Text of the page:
Muslim law

All About Muslim Law

The general control of a minor’s temperament is referred to as guardianship. It refers to the child’s care and well-being and the responsibility to care for them. In this article, we will be discussing what guardianship is under Muslim law, and what it means, its powers and its responsibilities.

There is a different guardianship law in Muslim law called Hizanat, and the age of the minority is also different from other laws. According to Muslim law, a minor is 17 years old for boys and till puberty for girls.

The general control of a minor’s temperament is referred to as guardianship. It refers to the child’s care and well-being and the responsibility to care for it. It’s more than just having custody of the child when they reach a certain age.

Guardianship is the legal right to regulate the movements and acts of a person who is unable to care for himself and manage his affairs due to mental flaws, such as an infant, an imbecile, or a lunatic. It includes the ward’s custody as well as the authority to deal with the ward’s possessions.

You can read also: What are the Intricacies of Practicing Sharia Law in India?

What is guardianship under Muslim Law?

The Muslim rule of guardianship is based on a few verses in the Quran and a few Hadis, the sources of Muslim Law. There are three different types of guardians in Muslim law:

1. Natural Guardian-

The father is considered the sole natural guardian of a child in Muslim law, and the mother is not considered a natural or guardian even after the father’s death. Therefore, even if the child’s custody is not with him, the father is regarded as the child’s only natural guardian and has authority over all decisions concerning the child.

However, only the father’s legitimate children are under his jurisdiction. He is not entitled to guardianship of the illegitimate children. For example, a Muslim mother may have custody of her children, but she is not permitted to be their guardian.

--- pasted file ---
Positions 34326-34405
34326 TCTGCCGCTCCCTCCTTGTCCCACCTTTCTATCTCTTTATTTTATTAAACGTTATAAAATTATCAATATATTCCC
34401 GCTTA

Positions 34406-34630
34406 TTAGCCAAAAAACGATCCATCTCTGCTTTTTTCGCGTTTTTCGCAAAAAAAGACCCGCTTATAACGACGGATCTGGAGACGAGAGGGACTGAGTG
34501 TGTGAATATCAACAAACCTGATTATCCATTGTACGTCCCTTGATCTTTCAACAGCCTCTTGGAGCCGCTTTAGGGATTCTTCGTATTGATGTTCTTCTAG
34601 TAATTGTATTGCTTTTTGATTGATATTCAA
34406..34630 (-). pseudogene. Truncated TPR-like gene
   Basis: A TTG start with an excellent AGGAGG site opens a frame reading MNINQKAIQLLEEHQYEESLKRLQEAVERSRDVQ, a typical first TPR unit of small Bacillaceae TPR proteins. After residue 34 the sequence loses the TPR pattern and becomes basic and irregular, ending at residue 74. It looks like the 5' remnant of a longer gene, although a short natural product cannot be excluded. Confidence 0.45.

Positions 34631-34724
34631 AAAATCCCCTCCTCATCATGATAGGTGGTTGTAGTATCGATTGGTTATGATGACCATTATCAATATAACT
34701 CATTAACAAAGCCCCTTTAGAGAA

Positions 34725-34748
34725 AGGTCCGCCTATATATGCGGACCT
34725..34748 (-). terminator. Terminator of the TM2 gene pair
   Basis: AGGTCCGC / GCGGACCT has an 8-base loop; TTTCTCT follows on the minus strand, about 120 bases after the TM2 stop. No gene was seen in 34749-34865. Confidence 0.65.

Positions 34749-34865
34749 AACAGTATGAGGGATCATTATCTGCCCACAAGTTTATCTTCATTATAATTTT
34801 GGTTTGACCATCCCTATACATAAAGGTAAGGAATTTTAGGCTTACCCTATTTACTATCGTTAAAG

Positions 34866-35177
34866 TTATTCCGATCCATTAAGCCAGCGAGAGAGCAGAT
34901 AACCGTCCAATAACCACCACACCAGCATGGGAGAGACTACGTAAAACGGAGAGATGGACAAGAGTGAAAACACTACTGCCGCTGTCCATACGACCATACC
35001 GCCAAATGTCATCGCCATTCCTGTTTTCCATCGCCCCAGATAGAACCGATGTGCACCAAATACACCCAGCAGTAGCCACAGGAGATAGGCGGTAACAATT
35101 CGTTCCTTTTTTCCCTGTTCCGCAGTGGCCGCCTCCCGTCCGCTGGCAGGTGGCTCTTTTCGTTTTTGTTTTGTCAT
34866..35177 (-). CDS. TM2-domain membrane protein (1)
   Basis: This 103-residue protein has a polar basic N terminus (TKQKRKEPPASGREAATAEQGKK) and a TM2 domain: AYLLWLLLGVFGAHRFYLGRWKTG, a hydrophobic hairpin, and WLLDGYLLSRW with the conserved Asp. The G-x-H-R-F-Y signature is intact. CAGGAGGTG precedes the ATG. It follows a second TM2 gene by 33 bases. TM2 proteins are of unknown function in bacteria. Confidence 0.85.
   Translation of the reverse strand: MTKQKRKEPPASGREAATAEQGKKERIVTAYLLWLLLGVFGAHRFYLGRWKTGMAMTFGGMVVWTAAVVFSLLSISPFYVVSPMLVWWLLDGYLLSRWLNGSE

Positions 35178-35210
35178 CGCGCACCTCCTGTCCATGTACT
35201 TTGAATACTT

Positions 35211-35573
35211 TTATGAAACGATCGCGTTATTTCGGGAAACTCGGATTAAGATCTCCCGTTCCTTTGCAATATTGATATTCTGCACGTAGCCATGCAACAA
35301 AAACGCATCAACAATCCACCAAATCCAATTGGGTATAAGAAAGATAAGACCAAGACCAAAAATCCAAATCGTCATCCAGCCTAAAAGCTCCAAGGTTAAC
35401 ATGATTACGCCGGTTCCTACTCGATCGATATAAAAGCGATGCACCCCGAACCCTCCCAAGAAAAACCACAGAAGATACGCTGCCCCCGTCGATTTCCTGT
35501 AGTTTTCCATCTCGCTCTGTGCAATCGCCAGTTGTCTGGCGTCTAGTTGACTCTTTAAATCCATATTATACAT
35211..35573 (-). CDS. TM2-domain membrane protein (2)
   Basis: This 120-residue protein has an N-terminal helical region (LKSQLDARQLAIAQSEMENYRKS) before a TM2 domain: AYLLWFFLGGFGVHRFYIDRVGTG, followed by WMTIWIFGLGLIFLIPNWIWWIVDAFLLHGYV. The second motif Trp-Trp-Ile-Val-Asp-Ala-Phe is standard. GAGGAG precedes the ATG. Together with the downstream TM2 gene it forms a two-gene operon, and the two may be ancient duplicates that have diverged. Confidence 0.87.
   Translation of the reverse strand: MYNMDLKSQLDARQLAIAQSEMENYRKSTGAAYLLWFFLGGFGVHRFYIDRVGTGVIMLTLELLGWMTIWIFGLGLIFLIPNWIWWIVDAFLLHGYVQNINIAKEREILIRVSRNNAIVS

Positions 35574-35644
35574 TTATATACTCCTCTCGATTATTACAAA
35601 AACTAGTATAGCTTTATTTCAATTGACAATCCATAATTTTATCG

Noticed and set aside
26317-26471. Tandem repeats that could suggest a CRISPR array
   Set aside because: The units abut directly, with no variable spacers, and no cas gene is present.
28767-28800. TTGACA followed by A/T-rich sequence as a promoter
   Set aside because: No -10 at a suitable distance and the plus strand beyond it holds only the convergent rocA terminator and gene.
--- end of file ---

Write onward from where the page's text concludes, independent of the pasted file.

In the absence of the father or his executor, the minor’s natural guardian, the paternal grandpa, is in control of the minor’s person. On the other hand, “custody of the child” merely refers to the child’s actual possession (custody) at a given age.

Though, under Shia Law, only the paternal grandfather could act as a legal guardian in the father’s absence. Therefore, the father’s executor has no power to act as legal guardian of a kid in the presence of the paternal grandfather. 

2. Testamentary guardian

The term “Wali”, ‘Amin’, or ‘Kaim-Mukam’ refers to a testamentary guardian. In both Shia and Sunni traditions, the father can designate a testamentary guardian. In Sunnis, the grandpa has the authority to designate a testamentary guardian in the absence of the father and his appointed executor. In Shias, the father’s guardian is only legitimate if the grandfather is deceased; otherwise, the grandfather has the authority to designate the testamentary guardian.

A non-Muslim mother can be designated as a testamentary guardian in Sunnis, but not in the case of Shias. A squanderer cannot be appointed as a guardian since it would be detrimental to the child’s welfare. A testamentary guardian must directly or implicitly accept guardianship. If the guardianship is approved, it can only be revoked or relinquished with the court’s approval.

Except in two instances, the mother has no power to appoint a guardian for her children in both Shias and Sunnis:

  • By her father’s will, she has been named executrix.
  • She owns a property that will be passed on to her children.

    3. Guardian Appointed by Court

The court is empowered to appoint a child’s guardian upon the failure of natural and testamentary guardians. The Guardians and Wards Act, 1890 is applicable for appointing a child’s guardian belonging to any community. The district court is empowered under the Act to appoint a guardian after considering the child’s welfare. The High Court also has the inherent power to appoint a guardian for a minor, which the court sparingly exercises.

According to Muslim Personal law board, a boy or a girl’s minority ends when they reach puberty, also known as ‘Bulugh’ in Urdu. And the child is free to marry whomever he or she wants, with no intervention. It is thought that a child reaches majority at the age of fifteen in Hanafi and Shia Muslims. The guardian’s connection with the child is fiduciary. This is to ensure that the minor child does not act in their own best interests.

Assuming that the minor kid is unable to care for himself, a guardian must be appointed, who must be an adult and capable of making decisions on behalf and in the best interests of the minor child.

Guardianship under Muslim Personal Law is an essential element of people’s laws, and it has been codified via legislation over time. The Guardians and Wards Act is a piece of legislation passed by Parliament that deals with guardianship rules and procedures in Indian Muslim personal law.

You can read also: Understanding the Role of an Advocate

Leave a Comment

Your email address will not be published. Required fields are marked *